So far, so good: “AMERICA: The Story of US”

So far, “AMERICA: The Story of US” is living up to my hopes. Though far from being a detailed and scholarly examination of American history, it is a well-made, accurate, and interesting video outline of the economic, social, and political events that created the United States. In short, it is just right as a television introduction to the entrepreneurial energy, innovation, political events, and social issues that made this nation. Tonight’s episodes on westward expansion (rightly portrayed as a phenomena that marked the American experience even before the founding of the U.S.) and the nation’s first industrial revolution (it enriched the nation and inevitably sparked the sectional outrage over slavery that led to the Civil War) were excellent.

            The sprinkling of talking heads ranges from the superb (H.W. Brands of the University of Texas, Henry Louis Gates of Harvard, former New York mayor Rudy Giuliani and Republican gadfly/activist Newt Gingrich) to those gratuitously chosen for their star power (I don’t need Sheryl Crow to lecture me on history, particularly since her bromides remind me that her credentials as a commentator could be based on her controversial take regarding personal hygiene).  I also want to note that any documentary that gets Al Sharpton and Bill Maher to share the stage as commentators with Rudy and Newt is an accomplishment, if not a surprise. No one can accuse the producers of failing to assemble a diverse chorus of individuals to sing the nation’s praises or lament its mistakes.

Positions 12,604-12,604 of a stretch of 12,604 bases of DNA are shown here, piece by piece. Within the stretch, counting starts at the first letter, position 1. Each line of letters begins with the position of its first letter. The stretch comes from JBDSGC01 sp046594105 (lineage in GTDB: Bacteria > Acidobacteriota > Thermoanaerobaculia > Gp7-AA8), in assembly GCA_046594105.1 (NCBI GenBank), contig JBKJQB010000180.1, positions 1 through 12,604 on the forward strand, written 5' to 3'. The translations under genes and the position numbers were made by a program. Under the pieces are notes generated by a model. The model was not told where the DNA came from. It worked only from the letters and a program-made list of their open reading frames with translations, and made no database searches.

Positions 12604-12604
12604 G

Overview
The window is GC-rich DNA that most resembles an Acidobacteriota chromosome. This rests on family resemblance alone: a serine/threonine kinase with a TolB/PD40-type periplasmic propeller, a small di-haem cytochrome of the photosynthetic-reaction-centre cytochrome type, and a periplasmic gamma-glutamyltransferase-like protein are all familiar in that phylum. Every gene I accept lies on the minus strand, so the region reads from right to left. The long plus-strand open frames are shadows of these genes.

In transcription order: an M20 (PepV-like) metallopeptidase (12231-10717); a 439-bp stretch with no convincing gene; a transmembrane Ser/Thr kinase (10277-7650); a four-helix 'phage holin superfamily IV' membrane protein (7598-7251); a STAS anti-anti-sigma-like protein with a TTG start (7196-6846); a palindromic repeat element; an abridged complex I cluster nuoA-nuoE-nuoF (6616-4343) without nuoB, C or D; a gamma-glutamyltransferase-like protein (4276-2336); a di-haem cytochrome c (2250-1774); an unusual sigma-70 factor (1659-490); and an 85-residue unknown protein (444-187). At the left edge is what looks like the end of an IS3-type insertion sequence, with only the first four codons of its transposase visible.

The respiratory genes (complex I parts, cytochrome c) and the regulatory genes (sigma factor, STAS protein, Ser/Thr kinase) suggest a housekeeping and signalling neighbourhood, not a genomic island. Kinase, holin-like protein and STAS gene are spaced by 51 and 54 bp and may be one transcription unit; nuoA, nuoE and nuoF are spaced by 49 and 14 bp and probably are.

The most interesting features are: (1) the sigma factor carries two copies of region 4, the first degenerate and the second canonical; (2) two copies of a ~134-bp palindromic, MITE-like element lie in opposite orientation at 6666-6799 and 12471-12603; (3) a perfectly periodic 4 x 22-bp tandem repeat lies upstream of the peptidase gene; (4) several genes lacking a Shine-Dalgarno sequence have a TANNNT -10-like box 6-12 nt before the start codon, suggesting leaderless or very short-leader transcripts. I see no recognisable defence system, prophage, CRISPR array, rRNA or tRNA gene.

My students who have watched the documentary are enthusiastic about the series, saying it is interesting and informative. At this point, I am willing to offer a “well done” to the programming folks at History Channel. Obviously, I will be watching more episodes.

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Filed under History of the Declaration of Independence, Scholarship and Historians

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